Apart from these researches and studies, there are a number of other scholarly arguments presented regarding this topic and the seriousness of this particular subject. One of these arguments was regarding the cultural differences in the concept of beauty among states like the United States, Singapore, Taiwan and other such countries. This was conducted by Katherine, Hong Cheng and Ping Shaw in 2005 and focused on the differences in the portrayal of women in all three societies in order to asses which one of them-based most importance on this external beauty. They hence derived that the United States ranked first in giving a heads up to this objectification closely followed by the other two but Singapore and Taiwan were mainly focused on the need for the female to have a pretty face rather than any other parts. The American states were more focused on the clothes and objectification by portraying the woman will minimal amount of clothes while Singapore based their objectification on the use of cosmetics mainly.

Donna Sweeney and Stephen H. Wagner wrote about the depiction of women as mere sex objects in the advertising industry and the ways in which that impacted the satisfaction women gained from their bodies. In this research, they talked about how the perceptions of the two genders have seen changes after the depiction in media and the way they are portrayed in sexist as well as non-sexist advertisements. They studied in the mental as well as the physical implications that media has had on the behavior and appearance of the genders.

Katherine Covell conducted her study along with Natalie J. about the impacts of women advertising and the link between the portrayal and the effects that this has such as aggression, depression and undermining of the gender. They also talked about how this contributes towards the acceptance of male domination in society and giving in to the need to please the men and sexually arouse them by the notion of the women's body.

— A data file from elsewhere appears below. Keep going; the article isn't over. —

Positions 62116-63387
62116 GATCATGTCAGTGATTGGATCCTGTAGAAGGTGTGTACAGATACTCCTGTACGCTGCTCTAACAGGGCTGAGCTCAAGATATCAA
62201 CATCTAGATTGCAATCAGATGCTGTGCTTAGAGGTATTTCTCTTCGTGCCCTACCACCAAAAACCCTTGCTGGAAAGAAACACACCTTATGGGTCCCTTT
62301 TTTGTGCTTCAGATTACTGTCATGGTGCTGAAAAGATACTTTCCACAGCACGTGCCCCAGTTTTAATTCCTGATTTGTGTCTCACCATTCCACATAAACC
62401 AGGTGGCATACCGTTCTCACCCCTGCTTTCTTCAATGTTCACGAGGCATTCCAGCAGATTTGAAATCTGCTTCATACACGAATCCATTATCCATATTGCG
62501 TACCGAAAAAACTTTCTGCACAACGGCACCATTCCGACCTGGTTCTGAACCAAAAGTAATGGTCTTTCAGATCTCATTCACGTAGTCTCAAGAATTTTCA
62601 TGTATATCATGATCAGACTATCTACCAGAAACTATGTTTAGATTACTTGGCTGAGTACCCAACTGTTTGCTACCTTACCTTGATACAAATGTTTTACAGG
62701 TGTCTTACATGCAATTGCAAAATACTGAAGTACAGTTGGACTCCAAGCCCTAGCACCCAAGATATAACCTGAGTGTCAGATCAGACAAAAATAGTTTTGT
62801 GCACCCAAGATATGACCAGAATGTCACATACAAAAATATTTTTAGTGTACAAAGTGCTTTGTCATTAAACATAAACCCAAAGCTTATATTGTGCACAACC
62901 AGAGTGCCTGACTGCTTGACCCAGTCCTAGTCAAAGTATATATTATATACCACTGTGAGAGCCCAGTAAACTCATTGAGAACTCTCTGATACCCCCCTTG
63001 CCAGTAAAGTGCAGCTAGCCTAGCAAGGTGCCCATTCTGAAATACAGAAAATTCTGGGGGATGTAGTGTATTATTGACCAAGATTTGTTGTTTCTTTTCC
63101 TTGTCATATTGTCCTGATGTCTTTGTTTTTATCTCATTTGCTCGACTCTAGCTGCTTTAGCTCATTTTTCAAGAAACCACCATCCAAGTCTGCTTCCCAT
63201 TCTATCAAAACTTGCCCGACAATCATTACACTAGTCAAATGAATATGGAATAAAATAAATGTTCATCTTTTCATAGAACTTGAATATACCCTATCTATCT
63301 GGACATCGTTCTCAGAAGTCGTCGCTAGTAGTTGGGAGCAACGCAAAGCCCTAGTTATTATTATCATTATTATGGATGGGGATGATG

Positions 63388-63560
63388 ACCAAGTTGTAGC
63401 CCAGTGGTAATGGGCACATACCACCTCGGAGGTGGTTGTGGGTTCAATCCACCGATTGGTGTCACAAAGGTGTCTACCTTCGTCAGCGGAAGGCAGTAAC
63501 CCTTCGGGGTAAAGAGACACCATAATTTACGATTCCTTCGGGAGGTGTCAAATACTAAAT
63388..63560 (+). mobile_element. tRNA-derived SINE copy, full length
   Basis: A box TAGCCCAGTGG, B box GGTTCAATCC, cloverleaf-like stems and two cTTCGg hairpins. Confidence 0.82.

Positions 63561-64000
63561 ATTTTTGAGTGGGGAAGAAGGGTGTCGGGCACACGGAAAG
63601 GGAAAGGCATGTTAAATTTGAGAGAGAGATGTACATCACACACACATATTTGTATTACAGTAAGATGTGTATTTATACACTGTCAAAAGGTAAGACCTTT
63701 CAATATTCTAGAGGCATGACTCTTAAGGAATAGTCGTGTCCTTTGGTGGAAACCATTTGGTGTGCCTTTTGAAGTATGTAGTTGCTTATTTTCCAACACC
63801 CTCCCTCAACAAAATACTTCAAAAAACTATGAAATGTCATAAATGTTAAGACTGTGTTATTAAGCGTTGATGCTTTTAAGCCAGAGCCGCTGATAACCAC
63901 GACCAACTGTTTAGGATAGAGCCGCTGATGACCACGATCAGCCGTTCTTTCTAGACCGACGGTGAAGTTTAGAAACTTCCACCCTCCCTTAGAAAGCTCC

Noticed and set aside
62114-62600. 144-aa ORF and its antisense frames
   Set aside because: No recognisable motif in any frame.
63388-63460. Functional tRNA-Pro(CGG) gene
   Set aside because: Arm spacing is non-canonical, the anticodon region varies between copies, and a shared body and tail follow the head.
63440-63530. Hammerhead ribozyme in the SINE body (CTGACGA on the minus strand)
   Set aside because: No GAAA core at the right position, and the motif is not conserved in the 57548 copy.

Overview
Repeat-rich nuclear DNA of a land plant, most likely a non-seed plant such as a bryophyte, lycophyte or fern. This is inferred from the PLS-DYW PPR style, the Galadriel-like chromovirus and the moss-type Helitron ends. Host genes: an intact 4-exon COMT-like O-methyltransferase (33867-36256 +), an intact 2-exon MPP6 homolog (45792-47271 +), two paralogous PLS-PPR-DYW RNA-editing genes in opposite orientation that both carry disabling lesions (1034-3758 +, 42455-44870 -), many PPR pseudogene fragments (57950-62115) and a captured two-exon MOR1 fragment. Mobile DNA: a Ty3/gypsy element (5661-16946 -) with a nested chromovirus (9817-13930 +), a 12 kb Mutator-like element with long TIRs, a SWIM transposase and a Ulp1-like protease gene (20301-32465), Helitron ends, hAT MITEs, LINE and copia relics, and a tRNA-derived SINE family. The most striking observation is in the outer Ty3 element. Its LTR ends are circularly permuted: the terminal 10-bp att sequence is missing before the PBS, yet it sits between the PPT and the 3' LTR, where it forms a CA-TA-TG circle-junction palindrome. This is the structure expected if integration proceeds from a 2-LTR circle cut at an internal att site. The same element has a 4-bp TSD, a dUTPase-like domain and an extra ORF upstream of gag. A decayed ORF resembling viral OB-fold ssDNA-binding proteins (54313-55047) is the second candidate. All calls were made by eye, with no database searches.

The study conducted by Zimmerman, John Dahlberg and Amanda tested the objectification of women in media across various cultures and how young females felt about this. They asked around whether any offence was taken of this by the women themselves and whether this bothered them in anyway. Their results reflected upon the way women had become largely indifferent towards the portrayal of media and how they had grown accustomed to seeing women presented on the media in such a manner. They did however reflect that this portrayal of women in media did change the way in which females tended to spend money on buying products. They may not have given so much importance to taking care of their physical appearance before but they eventually started noticing how this was becoming an important factor (M. Tiggemann, 2004).

These were just the studies, scholar arguments and surveys conducted by some of the researchers. The following section will however focus on the actual advertisements and role of media that it plays to objectify women and how dismemberment of the women's body…[continue]

Cite This Term Paper:

"Culture And Media Works Sexual" (2012, May 17) Retrieved November 29, 2016, from